TV channel purchase gives evangelist a new platform

Posted by Joe Couto, Christian Week

July 2009, Volume 23, Number 7

ST. CATHARINES, ON – Swedish-born Canadian evangelist Peter Youngren has carved out a name for himself in Canada through his World Impact Ministries (WIM). While he may not ne as well-known as Billy Graham or Benny Hinn, that may about to change with WIM’s purchase of The Christian Channel, to be branded as Grace Television Network.

Youngren’s purchase gives him an important new platform to reach new viewers through this specialty digital channel.

“Our vision has remained consistent Gospel advanvement, and we will continue this through The Christian Channel”, says Youngren, already seen throughtout the United States, Canada and 40 other nations through WIM’s Celebrate Life with Jesus program.

“The media industry hasn’t always looked favourably on Christian TV. We hope to change that perception by programming that relates to the Canadian public. Our style will be the same friendship approach we have used in our Gospel Festivals in Islamic, Hindu and Buddhist nations”.

Youngren’s aggressive brand of evangelistic outreach – he’s held “Gospel Festivals” in more than 90 nations, established offices in nine countries, authored 16 books and study manuals, founded a Bible school and two mega churches in southern Ontario – faces a number of challanges in matching Youngren’s lofty objectives here in Canada.

One challenge he faces will be fitting into an evangelical community which differs significantly from evangelicalism south of the border where his charismatic approach would seem to have more appeal.

While 30 per cent of the U.S. population identifies itself as evangelical (roughly 90 million people), only 8 to 12 per cent of 33 million Canadians would be classified as evangelical.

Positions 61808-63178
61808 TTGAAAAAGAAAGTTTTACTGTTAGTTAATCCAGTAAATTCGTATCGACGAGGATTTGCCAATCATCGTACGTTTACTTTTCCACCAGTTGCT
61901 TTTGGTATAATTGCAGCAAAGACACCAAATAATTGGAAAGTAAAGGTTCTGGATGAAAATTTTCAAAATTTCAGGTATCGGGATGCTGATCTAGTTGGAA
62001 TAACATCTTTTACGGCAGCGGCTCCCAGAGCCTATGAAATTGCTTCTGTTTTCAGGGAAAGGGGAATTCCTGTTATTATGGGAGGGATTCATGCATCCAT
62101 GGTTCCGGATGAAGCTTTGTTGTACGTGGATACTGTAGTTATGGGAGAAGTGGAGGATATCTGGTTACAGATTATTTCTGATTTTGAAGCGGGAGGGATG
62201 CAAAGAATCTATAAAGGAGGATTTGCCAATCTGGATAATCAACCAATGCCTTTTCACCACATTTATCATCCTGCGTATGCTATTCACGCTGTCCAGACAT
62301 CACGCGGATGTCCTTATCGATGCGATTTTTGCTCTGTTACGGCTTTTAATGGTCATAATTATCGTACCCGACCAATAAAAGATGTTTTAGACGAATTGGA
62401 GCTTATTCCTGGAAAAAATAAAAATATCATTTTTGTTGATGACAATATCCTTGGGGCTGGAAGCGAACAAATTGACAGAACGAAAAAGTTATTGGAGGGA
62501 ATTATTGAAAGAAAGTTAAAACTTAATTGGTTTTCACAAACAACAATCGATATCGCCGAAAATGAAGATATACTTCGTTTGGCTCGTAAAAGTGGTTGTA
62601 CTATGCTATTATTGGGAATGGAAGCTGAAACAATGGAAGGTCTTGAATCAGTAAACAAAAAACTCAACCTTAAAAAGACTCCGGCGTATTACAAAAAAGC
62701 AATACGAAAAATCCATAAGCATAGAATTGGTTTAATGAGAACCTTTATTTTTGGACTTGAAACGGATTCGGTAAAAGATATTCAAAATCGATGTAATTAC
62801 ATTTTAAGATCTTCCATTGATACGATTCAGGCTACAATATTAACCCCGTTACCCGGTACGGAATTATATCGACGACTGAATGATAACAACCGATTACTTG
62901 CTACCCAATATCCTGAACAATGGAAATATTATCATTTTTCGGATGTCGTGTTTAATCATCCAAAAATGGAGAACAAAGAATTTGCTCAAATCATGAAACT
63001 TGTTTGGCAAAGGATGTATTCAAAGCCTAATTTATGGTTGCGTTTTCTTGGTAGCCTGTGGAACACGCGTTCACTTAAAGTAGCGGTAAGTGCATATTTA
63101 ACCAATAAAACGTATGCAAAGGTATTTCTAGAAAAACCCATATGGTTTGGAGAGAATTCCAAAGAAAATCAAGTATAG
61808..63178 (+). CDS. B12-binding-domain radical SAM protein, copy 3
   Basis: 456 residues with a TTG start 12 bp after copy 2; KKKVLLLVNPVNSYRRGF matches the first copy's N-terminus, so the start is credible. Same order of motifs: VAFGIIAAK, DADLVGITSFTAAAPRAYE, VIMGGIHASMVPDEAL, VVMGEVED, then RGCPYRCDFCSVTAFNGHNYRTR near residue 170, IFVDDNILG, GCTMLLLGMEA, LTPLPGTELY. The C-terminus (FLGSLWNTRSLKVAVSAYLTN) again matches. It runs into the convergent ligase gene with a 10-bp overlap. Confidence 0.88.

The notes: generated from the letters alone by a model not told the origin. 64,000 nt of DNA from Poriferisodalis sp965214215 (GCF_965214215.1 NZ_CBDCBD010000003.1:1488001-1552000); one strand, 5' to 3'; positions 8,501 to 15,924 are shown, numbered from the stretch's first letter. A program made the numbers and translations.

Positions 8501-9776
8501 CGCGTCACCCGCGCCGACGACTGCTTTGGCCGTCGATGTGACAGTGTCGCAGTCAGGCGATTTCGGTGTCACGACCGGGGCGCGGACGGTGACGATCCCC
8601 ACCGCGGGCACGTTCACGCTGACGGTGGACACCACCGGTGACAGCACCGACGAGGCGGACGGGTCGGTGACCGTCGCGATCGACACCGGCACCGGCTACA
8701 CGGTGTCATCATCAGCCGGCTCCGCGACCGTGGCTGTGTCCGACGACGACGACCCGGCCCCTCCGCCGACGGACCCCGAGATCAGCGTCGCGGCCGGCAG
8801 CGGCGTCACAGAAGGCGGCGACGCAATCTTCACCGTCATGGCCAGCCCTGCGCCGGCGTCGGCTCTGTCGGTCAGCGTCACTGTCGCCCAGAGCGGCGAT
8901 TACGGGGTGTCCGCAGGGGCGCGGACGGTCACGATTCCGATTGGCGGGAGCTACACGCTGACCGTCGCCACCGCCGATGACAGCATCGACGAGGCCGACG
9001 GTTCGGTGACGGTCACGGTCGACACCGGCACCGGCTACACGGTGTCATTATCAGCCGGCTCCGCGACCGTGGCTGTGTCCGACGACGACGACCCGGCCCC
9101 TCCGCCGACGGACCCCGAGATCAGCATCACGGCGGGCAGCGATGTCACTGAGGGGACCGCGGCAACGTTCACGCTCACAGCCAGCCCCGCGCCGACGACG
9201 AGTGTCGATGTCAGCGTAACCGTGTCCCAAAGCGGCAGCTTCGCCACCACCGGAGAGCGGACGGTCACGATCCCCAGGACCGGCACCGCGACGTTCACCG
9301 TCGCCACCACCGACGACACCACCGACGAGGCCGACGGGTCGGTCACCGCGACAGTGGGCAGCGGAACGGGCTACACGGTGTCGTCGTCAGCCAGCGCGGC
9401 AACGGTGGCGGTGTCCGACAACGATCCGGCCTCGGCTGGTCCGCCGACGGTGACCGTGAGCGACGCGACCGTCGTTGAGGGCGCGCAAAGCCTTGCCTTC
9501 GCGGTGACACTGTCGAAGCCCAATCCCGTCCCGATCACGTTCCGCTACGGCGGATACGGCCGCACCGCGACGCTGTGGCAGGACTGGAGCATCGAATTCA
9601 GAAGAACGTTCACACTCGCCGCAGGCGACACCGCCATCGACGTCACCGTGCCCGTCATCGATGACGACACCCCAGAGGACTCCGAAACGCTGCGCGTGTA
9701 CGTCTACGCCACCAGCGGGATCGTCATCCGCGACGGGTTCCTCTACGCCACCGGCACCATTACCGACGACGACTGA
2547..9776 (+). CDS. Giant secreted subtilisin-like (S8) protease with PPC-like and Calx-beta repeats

Canadian evangelical leaders contacted by Christian Week for this story mostly declined comment on Youngren and his purchase, either saying they had little contact with WIM or Youngren or knew little about the acquisition.

However, Richard Landau, senior executive producer of Balanced Programming for Crossroads Television System (CTS), welcomed Youngren’s purchase, noting, “the more Christian programming [in Canada], the better”.

Landau suggests Youngren will be challanged to make the digital channel a business success. Unlike The Christian Channel, CTS is available over regular caple, making it more accessible to the general public.

Landau says CTS’s focus on, “shining a light on the path, not in the face of viewers” sees a broader range of programming for believers and non-believers alike. The Chrisitan Channel will have a loyal following, but the question will be whether Youngren can reach beyond a core group of viewers”, says Landau.

Youngren acknowledges making The Christian Channel a success will be a challenge.

“First we need to get a strong financial footing. The channel has been running a signigicant deficit since it started”, he says. “Our task is now to pay the purchase price and to make the operation viable”.

“We’ll be paying close attention to finances, looking to God’s love to touch people’s heart to become involved. Our initial phase also includes doubling the current reach to about 65 per cent of Canadian households, and to increase awareness of the channel”.

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